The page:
Delay in compulsory super puts workers funds at risk of poor investments
3 September 2014
Chee Chee Leung
The freeze on superannuation guarantee contributions could put Australian workers’ money at greater risk of dodgy investments, according to leading superannuation law firm Maurice Blackburn.
John Berrill, a principal at Maurice Blackburn and head of the firm’s superannuation practice, says having more money in the open market rather than in super funds could expose people to poor investment practices.
“Compulsory super funds are subject to much stricter rules around investing members’ money than other investment products available in the open market,” he said.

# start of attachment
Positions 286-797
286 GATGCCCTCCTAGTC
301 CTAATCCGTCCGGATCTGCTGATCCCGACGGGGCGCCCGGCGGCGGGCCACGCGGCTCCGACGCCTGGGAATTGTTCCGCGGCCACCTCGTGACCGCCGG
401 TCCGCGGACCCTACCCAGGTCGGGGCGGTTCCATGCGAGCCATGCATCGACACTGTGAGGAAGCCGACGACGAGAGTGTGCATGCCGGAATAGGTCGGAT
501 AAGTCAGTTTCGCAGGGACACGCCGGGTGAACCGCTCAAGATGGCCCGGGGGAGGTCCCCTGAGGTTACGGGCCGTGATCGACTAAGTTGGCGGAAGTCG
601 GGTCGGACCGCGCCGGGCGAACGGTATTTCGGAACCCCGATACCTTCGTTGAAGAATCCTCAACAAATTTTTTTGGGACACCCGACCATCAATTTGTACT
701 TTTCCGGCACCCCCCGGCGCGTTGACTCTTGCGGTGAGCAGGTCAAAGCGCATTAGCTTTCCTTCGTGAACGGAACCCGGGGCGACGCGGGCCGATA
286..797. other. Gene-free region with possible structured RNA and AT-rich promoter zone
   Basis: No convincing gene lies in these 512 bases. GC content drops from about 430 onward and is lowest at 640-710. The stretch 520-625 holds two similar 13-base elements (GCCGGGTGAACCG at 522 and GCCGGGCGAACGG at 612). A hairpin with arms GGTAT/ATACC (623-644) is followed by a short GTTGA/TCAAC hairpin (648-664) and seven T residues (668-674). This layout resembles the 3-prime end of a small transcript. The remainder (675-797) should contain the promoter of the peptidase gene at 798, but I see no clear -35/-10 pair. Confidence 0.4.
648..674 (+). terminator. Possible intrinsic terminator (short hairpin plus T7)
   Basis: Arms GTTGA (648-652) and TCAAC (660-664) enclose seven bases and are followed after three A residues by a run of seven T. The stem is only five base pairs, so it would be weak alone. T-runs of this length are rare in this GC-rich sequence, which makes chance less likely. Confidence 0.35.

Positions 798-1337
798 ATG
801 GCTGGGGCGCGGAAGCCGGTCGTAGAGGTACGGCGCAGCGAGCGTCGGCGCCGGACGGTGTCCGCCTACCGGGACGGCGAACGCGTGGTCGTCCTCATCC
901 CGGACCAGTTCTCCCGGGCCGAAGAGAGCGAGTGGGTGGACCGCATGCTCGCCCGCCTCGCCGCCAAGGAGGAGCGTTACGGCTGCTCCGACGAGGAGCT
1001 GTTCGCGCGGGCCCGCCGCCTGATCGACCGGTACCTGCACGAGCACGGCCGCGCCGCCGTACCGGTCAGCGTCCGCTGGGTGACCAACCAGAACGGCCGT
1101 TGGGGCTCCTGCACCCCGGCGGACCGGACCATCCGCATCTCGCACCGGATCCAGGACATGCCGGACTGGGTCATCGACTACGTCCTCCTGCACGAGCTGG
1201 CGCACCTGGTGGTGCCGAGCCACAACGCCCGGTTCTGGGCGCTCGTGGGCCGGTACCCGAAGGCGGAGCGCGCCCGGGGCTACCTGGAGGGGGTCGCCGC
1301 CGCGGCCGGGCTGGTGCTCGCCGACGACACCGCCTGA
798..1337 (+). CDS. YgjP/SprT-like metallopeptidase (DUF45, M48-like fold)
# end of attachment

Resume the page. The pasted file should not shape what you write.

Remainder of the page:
“By putting money for workers into compulsory super, there’s a much smaller chance that it will be gouged by dodgy financial advisers, poorly run self-managed super funds, or excessive bank fees.”
Mr Berrill described the change in super as a breach of promise that would undermine the commitment to ensure Australian workers have a sufficient nest egg in retirement.
“We act for thousands of workers in trying to get their full super entitlements who will now be faced with greater uncertainty about whether they will have enough money to live off in retirement,” he said.
“There is no way the 9.5 per cent contribution, frozen until 2021, will be enough. It will simply increase the dependence of more people on age pensions at a time when baby boomers are transitioning to retirement.”